May 21, 2018

Twenty-First Century Eavesdropping

Yesterday’s revelations about widespread government data collection led me to re-read my nine-post series on “Twenty-First Century Eavesdropping” from back in 2006. I was surprised to see how closely that discussion fit the current facts.

Links to the 2006 posts: 1, 2, 3, 4, 5, 6, 7, 8, 9

Are There Countries Whose Situations Worsened with the Arrival of the Internet?

Are there countries whose situations worsened with the arrival of the internet?  I’ve been arguing that there are lots of examples of countries where technology diffusion has helped democratic institutions deepen.  And there are several examples of countries where technology diffusion has been part of the story of rapid democratic transition.  But there are no good examples of countries where technology diffusion has been high, and the dictators got nastier as a result.

Over twitter, Eric Schmidt, Google CEO, recently opined the same thing.  Evgeny Morozov, professional naysayer, asked for a graph.

So here is a graph and a list.  I used PolityIV’s democratization scores from 2002 and 2011.  I used the World Bank/ITU data on internet users.  I merged the data and made a basic graph.  On the vertical axis is the change in percent of a country’s population online over the last decade.  The horizontal axis reflects any change in the democratization score–any slide towards authoritarianism is represented by a negative number.  For Morozov to be right, the top left corner of this graph needs to have some cases in it.

Change in Percentage Internet Users and Democracy Scores, By Country, 2002-2011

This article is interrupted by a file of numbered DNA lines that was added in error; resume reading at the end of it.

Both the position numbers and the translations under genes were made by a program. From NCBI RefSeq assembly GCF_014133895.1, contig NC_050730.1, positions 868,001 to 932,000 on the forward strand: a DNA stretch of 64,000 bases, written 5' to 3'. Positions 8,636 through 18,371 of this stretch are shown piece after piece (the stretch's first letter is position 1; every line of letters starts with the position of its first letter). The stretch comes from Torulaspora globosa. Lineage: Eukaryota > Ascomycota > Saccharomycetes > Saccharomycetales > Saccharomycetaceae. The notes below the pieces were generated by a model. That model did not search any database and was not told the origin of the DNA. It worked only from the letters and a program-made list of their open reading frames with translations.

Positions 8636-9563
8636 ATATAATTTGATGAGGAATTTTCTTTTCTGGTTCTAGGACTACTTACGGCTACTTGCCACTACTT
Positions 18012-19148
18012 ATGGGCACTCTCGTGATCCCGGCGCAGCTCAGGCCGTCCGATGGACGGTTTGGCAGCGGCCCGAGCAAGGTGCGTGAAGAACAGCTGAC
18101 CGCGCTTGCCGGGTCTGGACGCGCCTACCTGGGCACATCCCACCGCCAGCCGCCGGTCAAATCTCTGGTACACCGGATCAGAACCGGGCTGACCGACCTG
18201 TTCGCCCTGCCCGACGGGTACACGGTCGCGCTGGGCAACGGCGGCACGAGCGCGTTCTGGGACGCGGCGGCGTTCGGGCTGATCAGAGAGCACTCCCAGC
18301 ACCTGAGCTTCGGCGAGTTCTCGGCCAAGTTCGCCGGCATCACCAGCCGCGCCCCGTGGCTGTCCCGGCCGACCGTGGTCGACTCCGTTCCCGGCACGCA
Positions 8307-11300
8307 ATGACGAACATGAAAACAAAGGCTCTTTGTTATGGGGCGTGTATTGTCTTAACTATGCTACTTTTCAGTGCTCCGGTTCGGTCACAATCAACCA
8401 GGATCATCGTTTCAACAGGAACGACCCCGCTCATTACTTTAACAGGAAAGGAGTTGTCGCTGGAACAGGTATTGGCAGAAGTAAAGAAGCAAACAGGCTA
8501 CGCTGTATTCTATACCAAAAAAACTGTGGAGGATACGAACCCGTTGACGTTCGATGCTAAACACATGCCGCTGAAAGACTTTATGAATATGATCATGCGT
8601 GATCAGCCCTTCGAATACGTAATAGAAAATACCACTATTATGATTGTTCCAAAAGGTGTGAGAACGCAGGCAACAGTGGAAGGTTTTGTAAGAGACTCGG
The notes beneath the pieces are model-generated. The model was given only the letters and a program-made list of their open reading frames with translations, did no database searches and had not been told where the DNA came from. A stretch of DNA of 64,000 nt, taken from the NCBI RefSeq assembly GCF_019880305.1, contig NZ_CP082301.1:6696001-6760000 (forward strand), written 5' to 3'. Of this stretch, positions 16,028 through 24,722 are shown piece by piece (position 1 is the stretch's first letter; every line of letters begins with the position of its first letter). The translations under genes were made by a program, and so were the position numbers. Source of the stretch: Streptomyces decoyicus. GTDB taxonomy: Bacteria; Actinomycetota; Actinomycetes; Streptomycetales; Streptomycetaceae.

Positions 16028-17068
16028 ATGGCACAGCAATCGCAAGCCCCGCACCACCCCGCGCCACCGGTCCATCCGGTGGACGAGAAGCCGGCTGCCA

noexamples

Look at the raw data.

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Principles #4 and #5 for Fostering Civic Engagement Through Digital Technologies: Engage On-line and Off-line, and Prepare for the Future

As part of my continuing series, today I’ll discuss two more principles for fostering civic engagement and digital technologies. My earlier posts are:
#1 Know Your Community
#2 Keep it Simple
#3 Leverage Entrepreneurial Intermediaries

Principle #4: Utilize Creative Combinations of On-line and Off-line Communications

Whether it’s a grass roots organization, national political campaign or local government agency, any group that wishes to identify and motivate people to become involved in civic affairs needs to use creative combinations of on-line and off-line communications. In today’s post, I will discuss two different situations where I’ve observed people combining new technology and traditional grass roots organizing to foster civic engagement.

On Twitter, I recently came across an account dedicated to a student’s grass roots campaign for Vice President of the student government at The University of Mississippi (Ole Miss). Her tweets below are a simple representation of today’s hybrid on-line/off-line grass roots campaign.

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